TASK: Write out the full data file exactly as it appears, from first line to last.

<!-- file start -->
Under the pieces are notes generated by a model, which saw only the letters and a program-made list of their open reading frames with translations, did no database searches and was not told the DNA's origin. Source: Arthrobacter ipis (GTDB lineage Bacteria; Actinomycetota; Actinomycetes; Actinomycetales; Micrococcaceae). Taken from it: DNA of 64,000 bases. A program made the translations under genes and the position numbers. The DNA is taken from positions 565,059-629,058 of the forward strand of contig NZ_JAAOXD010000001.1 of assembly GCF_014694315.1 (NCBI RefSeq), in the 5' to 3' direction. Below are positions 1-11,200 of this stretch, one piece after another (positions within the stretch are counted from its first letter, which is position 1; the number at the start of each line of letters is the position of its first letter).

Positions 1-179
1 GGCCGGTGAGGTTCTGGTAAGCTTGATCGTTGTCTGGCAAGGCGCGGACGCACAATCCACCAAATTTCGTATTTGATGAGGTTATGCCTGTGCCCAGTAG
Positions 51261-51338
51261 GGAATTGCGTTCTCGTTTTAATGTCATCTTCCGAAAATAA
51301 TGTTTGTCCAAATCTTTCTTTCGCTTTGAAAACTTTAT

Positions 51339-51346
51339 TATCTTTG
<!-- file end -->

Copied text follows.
Under the pieces are notes generated by a model, which saw only the letters and a program-made list of their open reading frames with translations, did no database searches and was not told the DNA's origin. Source: Arthrobacter ipis (GTDB lineage Bacteria; Actinomycetota; Actinomycetes; Actinomycetales; Micrococcaceae). Taken from it: DNA of 64,000 bases. A program made the translations under genes and the position numbers. The DNA is taken from positions 565,059-629,058 of the forward strand of contig NZ_JAAOXD010000001.1 of assembly GCF_014694315.1 (NCBI RefSeq), in the 5' to 3' direction. Below are positions 1-11,200 of this stretch, one piece after another (positions within the stretch are counted from its first letter, which is position 1; the number at the start of each line of letters is the position of its first letter).

Positions 1-179
1 GGCCGGTGAGGTTCTGGTAAGCTTGATCGTTGTCTGGCAAGGCGCGGACGCACAATCCACCAAATTTCGTATTTGATGAGGTTATGCCTGTGCCCAGTAG
Positions 51261-51338
51261 GGAATTGCGTTCTCGTTTTAATGTCATCTTCCGAAAATAA
51301 TGTTTGTCCAAATCTTTCTTTCGCTTTGAAAACTTTAT

Positions 51339-51346
51339 TATCTTTG